Daughter Of War – Brad Taylor: Book Review

  Brad Taylor’s Pike Logan series continues to exceed my expectations when I recently read Daughter Of War (released – 2019) and experienced a remarkable spy classic of our era. With a keen eye for detail, complex web of plots, humanized yet fun characters, international intrigue, emotional and psychological depth, tactical gear and tech, and the use of real world conflicts in this brilliant story, I now wish I’d read this book sooner. 

 

   Like most Brad Taylor books, there are a lot of plots going on simultaneously from the beginning from many different sides but all seemingly connected. The DPRK(North Koreans) have created a chemical weapon labeled after the mythically fabled WMD – Red Mercury. The weapon is just a form of Sarin Gas that becomes harmless after an hour of being dispersed into the atmosphere. That one hour in a crowded location has a deadly potential, enough to attract terror groups and all sorts of troublemakers, though the North Korean’s plans are more complex and layered with disastrously deceptive objectives. 

 

   The main protagonist of this book (while still being in the Pike Logan series) is a thirteen-year-old Syrian refugee named Ameena who’s made her way to Morocco with her younger brother and father after barely surviving and escaping the damage of the Syrian civil war. With her wits and her younger brother’s help, she spends her time pick pocketing the tourists in order to afford their food. When she accidentally overhears a man’s phone call and understands that he’s working for the Assad regime that destroyed her home and killed her mother, she goes on to steal his iPhone X. This happens soon after the Syrian intelligence officer is given the iPhone from DPRK’s agents, as it’s the key for a proxy terror attack staged with the Red Mercury. 

 

   This happens when Pike Logan and his TaskForce team (a counter-terrorism black ops unit) arrive at the Monte Carlo casino in Monaco to tail a North Korean spy whom they suspect of selling classified intel about the US to a Syrian Arab. Though the TaskForce team chase tails and don’t find anything serious, there are some fun moments of Pike’s disappointment about the reality of the Monte Carlo casino, which is very different from the charade he(and we) had experienced in the Bond movies.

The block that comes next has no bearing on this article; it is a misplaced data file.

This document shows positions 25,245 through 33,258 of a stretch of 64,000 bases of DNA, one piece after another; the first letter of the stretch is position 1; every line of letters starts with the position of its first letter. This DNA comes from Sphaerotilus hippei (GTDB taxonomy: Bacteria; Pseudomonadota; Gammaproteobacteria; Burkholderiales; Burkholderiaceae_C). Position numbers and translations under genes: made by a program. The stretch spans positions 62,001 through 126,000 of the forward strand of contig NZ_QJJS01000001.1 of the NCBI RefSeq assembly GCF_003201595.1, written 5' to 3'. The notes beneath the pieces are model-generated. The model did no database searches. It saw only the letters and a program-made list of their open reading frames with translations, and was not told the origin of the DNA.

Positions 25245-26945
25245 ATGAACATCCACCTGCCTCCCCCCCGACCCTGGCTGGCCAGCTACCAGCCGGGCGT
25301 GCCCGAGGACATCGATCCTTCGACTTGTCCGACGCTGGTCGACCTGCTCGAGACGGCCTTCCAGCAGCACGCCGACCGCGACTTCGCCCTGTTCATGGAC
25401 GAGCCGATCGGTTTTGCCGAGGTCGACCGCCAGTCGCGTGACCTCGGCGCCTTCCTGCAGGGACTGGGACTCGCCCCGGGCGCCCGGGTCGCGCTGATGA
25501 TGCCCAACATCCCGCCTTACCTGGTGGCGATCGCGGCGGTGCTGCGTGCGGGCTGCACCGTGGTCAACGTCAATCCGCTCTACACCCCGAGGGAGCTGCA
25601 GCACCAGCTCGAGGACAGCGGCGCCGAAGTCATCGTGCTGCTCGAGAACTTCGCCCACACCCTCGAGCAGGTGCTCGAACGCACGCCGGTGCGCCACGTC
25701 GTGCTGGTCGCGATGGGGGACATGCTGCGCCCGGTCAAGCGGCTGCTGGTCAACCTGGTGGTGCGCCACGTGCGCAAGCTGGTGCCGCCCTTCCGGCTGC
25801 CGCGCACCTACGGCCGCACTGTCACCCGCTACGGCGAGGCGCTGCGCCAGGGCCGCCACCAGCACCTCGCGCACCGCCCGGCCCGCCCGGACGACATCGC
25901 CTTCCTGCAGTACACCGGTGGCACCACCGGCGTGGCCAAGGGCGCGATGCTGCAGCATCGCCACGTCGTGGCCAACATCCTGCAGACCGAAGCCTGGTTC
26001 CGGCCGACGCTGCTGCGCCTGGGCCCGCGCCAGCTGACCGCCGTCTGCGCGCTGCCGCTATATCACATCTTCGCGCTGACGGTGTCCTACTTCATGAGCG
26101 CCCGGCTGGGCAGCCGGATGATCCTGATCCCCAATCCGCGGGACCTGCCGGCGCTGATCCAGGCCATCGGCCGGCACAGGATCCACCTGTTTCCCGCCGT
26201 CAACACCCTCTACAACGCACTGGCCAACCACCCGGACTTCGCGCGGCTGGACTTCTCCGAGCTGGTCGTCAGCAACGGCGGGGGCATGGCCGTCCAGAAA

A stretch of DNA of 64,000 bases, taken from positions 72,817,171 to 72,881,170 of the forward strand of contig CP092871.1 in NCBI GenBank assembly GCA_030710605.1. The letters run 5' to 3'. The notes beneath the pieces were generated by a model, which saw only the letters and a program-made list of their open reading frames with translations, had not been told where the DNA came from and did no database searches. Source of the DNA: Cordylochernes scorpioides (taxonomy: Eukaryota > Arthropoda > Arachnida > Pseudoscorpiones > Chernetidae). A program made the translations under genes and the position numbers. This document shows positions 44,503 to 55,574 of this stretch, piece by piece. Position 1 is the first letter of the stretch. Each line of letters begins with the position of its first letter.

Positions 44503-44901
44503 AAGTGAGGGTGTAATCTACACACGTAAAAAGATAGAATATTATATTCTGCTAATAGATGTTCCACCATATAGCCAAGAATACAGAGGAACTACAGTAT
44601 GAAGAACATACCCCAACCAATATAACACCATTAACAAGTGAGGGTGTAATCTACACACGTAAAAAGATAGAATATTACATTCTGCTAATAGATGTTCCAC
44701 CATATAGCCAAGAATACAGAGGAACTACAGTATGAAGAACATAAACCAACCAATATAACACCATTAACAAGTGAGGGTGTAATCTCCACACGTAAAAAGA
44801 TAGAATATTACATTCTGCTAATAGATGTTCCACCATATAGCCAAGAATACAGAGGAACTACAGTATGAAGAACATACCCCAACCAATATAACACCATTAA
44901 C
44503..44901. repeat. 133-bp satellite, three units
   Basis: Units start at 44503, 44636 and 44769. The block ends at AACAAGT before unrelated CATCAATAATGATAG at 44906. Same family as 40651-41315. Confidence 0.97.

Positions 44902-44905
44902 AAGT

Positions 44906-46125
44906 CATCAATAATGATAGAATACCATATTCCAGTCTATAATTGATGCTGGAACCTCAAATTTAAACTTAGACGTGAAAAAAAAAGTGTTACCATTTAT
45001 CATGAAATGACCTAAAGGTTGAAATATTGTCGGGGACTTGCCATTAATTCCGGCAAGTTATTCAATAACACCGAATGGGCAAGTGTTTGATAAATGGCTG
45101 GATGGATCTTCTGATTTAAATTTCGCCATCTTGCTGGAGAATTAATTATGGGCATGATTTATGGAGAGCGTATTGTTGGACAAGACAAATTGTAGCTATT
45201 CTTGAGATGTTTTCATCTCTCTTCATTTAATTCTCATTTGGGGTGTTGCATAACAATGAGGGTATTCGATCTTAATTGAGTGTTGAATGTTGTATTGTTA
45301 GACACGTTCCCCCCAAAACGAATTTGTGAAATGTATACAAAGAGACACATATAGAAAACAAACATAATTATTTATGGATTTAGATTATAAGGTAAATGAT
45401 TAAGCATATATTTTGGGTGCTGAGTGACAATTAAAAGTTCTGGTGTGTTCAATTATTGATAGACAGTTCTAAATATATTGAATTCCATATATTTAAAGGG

Pike’s team is forced to coordinate with a CIA officer who’s only interested in advancing his career and damages the TaskForce’s operation by tipping off the Syrian, whom he thinks he’s running as his asset. This drives a wrench into the plot when the Syrian spy later tries to use the desperate CIA spook for his own profit when he plans to cut ties with all sides involved. 

 

  Another plot thread is the involvement of the Russian(State-owned) PMC, the Wagner Group, who are hired by the Syrian spy to find his stolen phone and eliminate everyone who has looked at what’s inside. These dangerous mercenaries, who are very well written, track down Ameena and kill her remaining family in order to get the phone. Now, alone and lost, she goes on the run, chased by the Russian mercs, which leads to the massacre of a whole police station in Morocco who were holding her captive for pick pocketing. Afraid and knowing that she and her phone will lead to the death of anyone who helps her, Ameena escapes Morocco to France, and then in a series of trains to Switzerland, to the same town where Pike and his team are in locating the Syrian spy. This is where the story spirals into a fresh place for the series and leads the plot to the suspense fueled, emotional, and action-packed ticking clock of the climax. The concepts, plot, and characters delved in this book is a ray of hope for this genre, which is surely not going stale anytime soon. 

 

   The use of cold war era nuclear bunkers around the Swiss mountains, now converted into warehouses with the same old fashioned Swiss security and secrecy, after the same kind of secrecy has left their banking system in the post 9/11 cracks by the international community, is a new concept which is used in many intriguing ways throughout this book. 

 

   The action, plot twists, technical details, real world intrigue, Pike and his team’s tenacious smarts, Ameena’s character arc, the humor, and the seriousness put together is a brilliant cocktail which shines a good light on the genre. While most thrillers are plot focused and lack consistent character development, this book excels in both, and brings a fresh change to Pike Logan’s life. Long time fans of Brad Taylor’s books and the Pike Logan series will find the Daughter of War to be one of the better installments to the franchise, while the book also works well as an entry point for new readers of the series. In an age of mass produced and lazily written, vast commercial market for thrillers, Brad Taylor’s Daughter of War is a smart, engaging, well researched on the ground level, freshly entertaining, and emotional thrill ride.

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